New Releases

  • October 14, 2022

    The Blue Hour is a song cycle born of a collaboration among five composers—Rachel Grimes, Angélica Negrón, Shara Nova, Caroline Shaw, and Sarah Kirkland Snider—commissioned and performed by the chamber orchestra A Far Cry, who are joined by singer Shara Nova. Set to excerpts from Carolyn Forché’s epic poem On Earth, the music follows one woman’s journey through the liminal space between life and death via thousands of hallucinatory and non-linear images. Exploring memories of childhood, war, love, and loss, The Blue Hour amplifies the beauty, pain, and fragility of human life from a collective female perspective.

View As :
  • Punch Brothers' album Hell on Church Street is the band's reimagining of, and homage to, the late bluegrass great Tony Rice’s landmark solo album Church Street Blues, featuring an inspired collection of songs by Bob Dylan, Gordon Lightfoot, Bill Monroe, and others. Recorded in November 2020, Hell on Church Street had been intended as both its own work of art and a gift to Rice, who died later that year. "After we got over the shock of losing our hero and friend," Noam Pikelny says, "we realized what Tony had left with us was his music, his spirit, and his legacy." "We spent a lot of time contemplating what happened when Church Street Blues hit our ears as a band," Chris Thile says: "we held it out, we conversed with it, and now we’re handing it to you." 

  • January 11, 2022

    Tyondai Braxton's single "Multiplay" features Braxton on electronics, and was recorded in his home studio in Bearsville, New York. Following the December 2021 release of "Dia" / "Phonolydian"—Braxton’s first new music in five years—"Multiplay" is the next in a series of new releases to continue through 2022.

  • December 10, 2021

    Jeff Parker’s solo guitar album Forfolks includes interpretations of Thelonious Monk's “Ugly Beauty” and the standard “My Ideal,” plus six original compositions: two earlier tunes, “Four Folks" and “La Jetée,” and four new loop-driven, stratiform works that marry melodic improvisation with electronic textures. "A beautifully freewheeling, guitar-driven expression of joy and musical exploration," says Guitar World, "a masterpiece of improvisation." "Beautiful, resonant, and focused," says the Quietus. "This matches anything he’s produced during his career so far." 

  • Tyondai Braxton's tracks "Dia" and "Phonolydian" feature Braxton on electronics and were recorded in his home studio in Bearsville, New York. They mark the beginning in a series of new releases to continue through 2022.

  • Open Arms to Open Us lives up to NPR's claim that "there is no one universe for Ben LaMar Gay, he just sonic booms from one sound to another." On the album, recorded at International Anthem studios in Chicago, Gay interweaves jazz, blues, ballads, R&B, raga, new music, nursery rhyme, Tropicália, two-step, hip-hop, and beyond in his most colorful and communicable work yet, an expression of his signature omni-genre, "Pan-Americana" brew.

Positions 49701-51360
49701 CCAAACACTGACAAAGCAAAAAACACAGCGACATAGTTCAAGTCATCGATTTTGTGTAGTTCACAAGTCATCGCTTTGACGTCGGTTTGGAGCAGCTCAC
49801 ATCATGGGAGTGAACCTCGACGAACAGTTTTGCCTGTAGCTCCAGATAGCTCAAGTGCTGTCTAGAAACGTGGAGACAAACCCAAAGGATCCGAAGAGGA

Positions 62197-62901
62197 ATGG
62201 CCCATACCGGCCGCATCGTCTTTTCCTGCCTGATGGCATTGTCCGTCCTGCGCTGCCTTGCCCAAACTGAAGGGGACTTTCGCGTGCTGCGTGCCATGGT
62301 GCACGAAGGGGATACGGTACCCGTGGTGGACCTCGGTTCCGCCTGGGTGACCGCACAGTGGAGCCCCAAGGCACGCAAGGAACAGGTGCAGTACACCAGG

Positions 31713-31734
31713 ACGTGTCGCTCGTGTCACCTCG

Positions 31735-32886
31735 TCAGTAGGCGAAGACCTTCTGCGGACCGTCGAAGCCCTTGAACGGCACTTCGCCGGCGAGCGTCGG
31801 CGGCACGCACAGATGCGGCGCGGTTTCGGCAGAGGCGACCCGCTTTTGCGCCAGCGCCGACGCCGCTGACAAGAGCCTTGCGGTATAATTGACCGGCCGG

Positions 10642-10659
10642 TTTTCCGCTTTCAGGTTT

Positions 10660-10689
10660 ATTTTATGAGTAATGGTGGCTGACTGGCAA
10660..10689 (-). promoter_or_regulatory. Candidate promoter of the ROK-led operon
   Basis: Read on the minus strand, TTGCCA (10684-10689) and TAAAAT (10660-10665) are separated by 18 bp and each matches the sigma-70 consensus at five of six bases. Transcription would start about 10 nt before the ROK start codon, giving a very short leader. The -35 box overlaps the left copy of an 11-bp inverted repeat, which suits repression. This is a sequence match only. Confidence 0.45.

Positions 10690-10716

• This special tenth-anniversary edition of The Black Keys' landmark multiple Grammy Award–winning album El Camino is available in a Super Deluxe version of five LPs—including the original album remastered, a previously unreleased Live in Portland, ME concert recording, a BBC Radio 1 Zane Lowe session from 2012, a 2011 Electro-Vox session, an extensive photo book, a limited-edition poster and lithograph, and a "new car scent" air freshener—or four CDs (minus the poster and air freshener) and a three-LP Deluxe version, which includes the remastered album and the live recording. Rolling Stone hailed El Camino for bringing "raw, riffed-out power back to pop's lexicon." The Guardian said, "They sound like a band who think they've made the year's best rock 'n' roll album, probably because that's exactly what they've done."

  • Sam Gendel reinterprets Laurie Anderson's "Sweaters," from her landmark 1982 debut album, Big Science. On the remix, which Gendel produced and engineered, he plays alto saxophone, contrabass guitar, and wind synthesizer, while incorporating elements of the original recording, including Anderson’s vocals and violin, Rufus Harley on bagpipes, and David Van Tieghem on drums.

  • On Mozart Piano Concertos, Jeremy Denk is joined by The Saint Paul Chamber Orchestra for two Mozart concertos—No. 25 in C Major, K. 503, and No. 20 in D Minor, K. 466—bookending the composer's solo Rondo in A Minor, K. 511. "Denk approaches everything with questing intelligence and energy," says the Observer. "His ornaments and cadenzas are full of wit and imagination, his ear for detail incisive and bracing. The excellent Saint Paul players match his variety and range of expression. As ever, Denk’s probing liner notes shed light, making an already engrossing album more than worth the purchase.”